setenv ROOT_HASH b96a69664f9279857931dbf64f942caf909076e40fd5bd5ed8d30b53ff922941
setenv DATA_DEV mmcblk0p1
setenv DATA_META_DEV mmcblk0p2

setenv bootargs ${bootargs} dm-mod.create="verity,,,ro,0 \${DATA_SECTORS} verity 1 /dev/\${DATA_DEV}
    /dev/\${DATA_META_DEV} \${HASH_BLOCK_SIZE} \${DATA_BLOCK_SIZE} \${DATA_BLOCKS} 1 \${HASH_ALG}
    \${ROOT_HASH} \${SALT} 1 ignore_zero_blocks" root=/dev/dm-0 dm_verity.require_signatures=1

Note: /dev/dm-0 is the first device mapper device that is created by this early device mapping procedure. If this is your rootfs, then you must also set root=/dev/dm-0, as we have above.

 

Wait, what about early root hash signature verification? Where did that go?

Good catch, we can’t use the OpenSSL+initramfs method anymore. Unfortunately, DM_VERITY_VERIFY_ROOTHASH_SIG also does not support early mapping, as it uses the kernel keyring system and does not provide a way to setup the keyring via the kernel command-line arguments.

Alright, fine, let’s fix it. We’ll add a new verity table parameter called “root_hash_sig_hex”, where we can set the incoming root hash signature, without the keyring.

From: Nathan Barrett-Morrison <nathan.morrison@timesys.com>
Date: Wed, 30 Mar 2022 10:57:25 -0400
Subject: [PATCH 1/1] DM-Verity: Add root_hash_sig_hex parameter to early
 verity device mapping, so that we can pass a roothash signature in via
 /proc/cmdline.  This enables the ability to use DM_VERITY_VERIFY_ROOTHASH_SIG
 alongside early device mapping

---

 drivers/md/dm-verity-target.c     |  8 +++-
 drivers/md/dm-verity-verify-sig.c | 63 +++++++++++++++++++++++++++++++
 drivers/md/dm-verity-verify-sig.h | 19 +++++++++-
 3 files changed, 87 insertions(+), 3 deletions(-)

diff --git a/drivers/md/dm-verity-target.c b/drivers/md/dm-verity-target.c
index 3fb02167a590..047dd9a10264 100644
--- a/drivers/md/dm-verity-target.c
+++ b/drivers/md/dm-verity-target.c
@@ -930,7 +930,13 @@ static int verity_parse_opt_args(struct dm_arg_set *as, struct dm_verity *v,
             if (r)
                 return r;
             continue;
-
+        } else if (verity_verify_is_hex_sig_opt_arg(arg_name)) {
+            r = verity_verify_hex_sig_parse_opt_args(as, v,
+                                 verify_args,
+                                 &argc, arg_name);
+            if (r)
+                return r;
+            continue;
         }
 
         ti->error = "Unrecognized verity feature request";
diff --git a/drivers/md/dm-verity-verify-sig.c b/drivers/md/dm-verity-verify-sig.c
index 919154ae4cae..906e5a2034b5 100644
--- a/drivers/md/dm-verity-verify-sig.c
+++ b/drivers/md/dm-verity-verify-sig.c
@@ -28,6 +28,12 @@ bool verity_verify_is_sig_opt_arg(const char *arg_name)
                 DM_VERITY_ROOT_HASH_VERIFICATION_OPT_SIG_KEY));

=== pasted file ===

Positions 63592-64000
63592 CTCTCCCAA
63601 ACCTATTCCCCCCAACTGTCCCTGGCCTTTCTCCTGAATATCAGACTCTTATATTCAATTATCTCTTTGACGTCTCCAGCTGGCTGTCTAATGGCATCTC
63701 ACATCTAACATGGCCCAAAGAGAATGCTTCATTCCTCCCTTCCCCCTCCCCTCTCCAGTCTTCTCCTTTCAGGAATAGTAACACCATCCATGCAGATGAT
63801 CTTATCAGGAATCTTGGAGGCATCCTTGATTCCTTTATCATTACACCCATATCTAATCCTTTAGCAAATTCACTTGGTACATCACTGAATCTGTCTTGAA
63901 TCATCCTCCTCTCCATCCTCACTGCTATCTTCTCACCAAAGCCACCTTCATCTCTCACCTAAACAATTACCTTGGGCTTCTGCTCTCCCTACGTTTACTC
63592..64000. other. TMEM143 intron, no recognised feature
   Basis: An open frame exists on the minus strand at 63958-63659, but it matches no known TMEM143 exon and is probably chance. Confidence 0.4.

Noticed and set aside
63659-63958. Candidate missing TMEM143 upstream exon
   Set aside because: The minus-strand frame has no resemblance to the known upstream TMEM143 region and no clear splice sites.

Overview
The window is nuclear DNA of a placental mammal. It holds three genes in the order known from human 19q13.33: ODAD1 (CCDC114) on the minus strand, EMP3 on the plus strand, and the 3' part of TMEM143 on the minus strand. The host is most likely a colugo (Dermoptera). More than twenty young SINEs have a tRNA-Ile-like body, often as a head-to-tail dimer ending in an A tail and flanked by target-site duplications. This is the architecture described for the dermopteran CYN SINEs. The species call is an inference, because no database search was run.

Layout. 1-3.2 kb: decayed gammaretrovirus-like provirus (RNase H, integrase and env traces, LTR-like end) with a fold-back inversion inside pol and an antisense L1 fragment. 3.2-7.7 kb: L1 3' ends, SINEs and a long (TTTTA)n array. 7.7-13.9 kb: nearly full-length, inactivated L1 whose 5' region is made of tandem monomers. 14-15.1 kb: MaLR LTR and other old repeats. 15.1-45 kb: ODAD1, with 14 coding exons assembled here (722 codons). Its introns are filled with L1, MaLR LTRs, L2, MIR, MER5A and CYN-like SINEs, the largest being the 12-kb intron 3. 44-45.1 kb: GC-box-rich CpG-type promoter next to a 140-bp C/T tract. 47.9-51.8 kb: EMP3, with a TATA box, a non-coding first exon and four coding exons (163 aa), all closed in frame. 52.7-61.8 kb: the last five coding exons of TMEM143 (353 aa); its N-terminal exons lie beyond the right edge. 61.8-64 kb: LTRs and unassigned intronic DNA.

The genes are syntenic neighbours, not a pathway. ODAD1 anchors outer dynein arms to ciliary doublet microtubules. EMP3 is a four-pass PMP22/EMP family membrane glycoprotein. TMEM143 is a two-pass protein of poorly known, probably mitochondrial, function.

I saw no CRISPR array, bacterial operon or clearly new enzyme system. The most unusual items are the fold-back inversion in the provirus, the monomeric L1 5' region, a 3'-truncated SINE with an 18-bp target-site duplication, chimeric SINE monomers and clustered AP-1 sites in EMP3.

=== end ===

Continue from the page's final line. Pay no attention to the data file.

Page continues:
}
 
+bool verity_verify_is_hex_sig_opt_arg(const char *arg_name)
+{
+    return (!strcasecmp(arg_name,
+                DM_VERITY_ROOT_HASH_VERIFICATION_OPT_HEX_SIG_KEY));
+}
+
 static int verity_verify_get_sig_from_key(const char *key_desc,
                     struct dm_verity_sig_opts *sig_opts)
 {
@@ -64,6 +70,33 @@ static int verity_verify_get_sig_from_key(const char *key_desc,
     return ret;
 }
 
+static int verity_verify_get_sig_from_hex(const char *key_desc,
+                    struct dm_verity_sig_opts *sig_opts)
+{
+    int ret = 0, i = 0, j = 0;
+    uint8_t byte[3] = {0x00, 0x00, 0x00};
+    long result;
+
+    sig_opts->sig = kmalloc(strlen(key_desc)/2, GFP_KERNEL);
+    if (!sig_opts->sig) {
+        ret = -ENOMEM;
+        goto end;
+    }
+
+    sig_opts->sig_size = strlen(key_desc)/2;
+
+    for(i = 0, j = 0; i < strlen(key_desc)-1; i+=2, j+=1){
+        byte[0] = key_desc[i];
+        byte[1] = key_desc[i+1];
+        kstrtol(byte, 16, &result);
+        sig_opts->sig[j] = result;
+    }
+
+end:
+
+    return ret;
+}
+
 int verity_verify_sig_parse_opt_args(struct dm_arg_set *as,
                      struct dm_verity *v,
                      struct dm_verity_sig_opts *sig_opts,
@@ -93,6 +126,36 @@ int verity_verify_sig_parse_opt_args(struct dm_arg_set *as,
     return ret;
 }
 
+int verity_verify_hex_sig_parse_opt_args(struct dm_arg_set *as,
+                     struct dm_verity *v,
+                     struct dm_verity_sig_opts *sig_opts,
+                     unsigned int *argc,
+                     const char *arg_name)
+{
+    struct dm_target *ti = v->ti;
+    int ret = 0;
+    const char *sig_key = NULL;
+
+    if (!*argc) {
+        ti->error = DM_VERITY_VERIFY_ERR("Signature key not specified");
+        return -EINVAL;
+    }
+
+    sig_key = dm_shift_arg(as);
+    (*argc)--;
+
+    ret = verity_verify_get_sig_from_hex(sig_key, sig_opts);
+    if (ret < 0)
+        ti->error = DM_VERITY_VERIFY_ERR("Invalid key specified");
+
+    v->signature_key_desc = kstrdup(sig_key, GFP_KERNEL);
+    if (!v->signature_key_desc)
+        return -ENOMEM;
+
+    return ret;
+}
+
+
 /*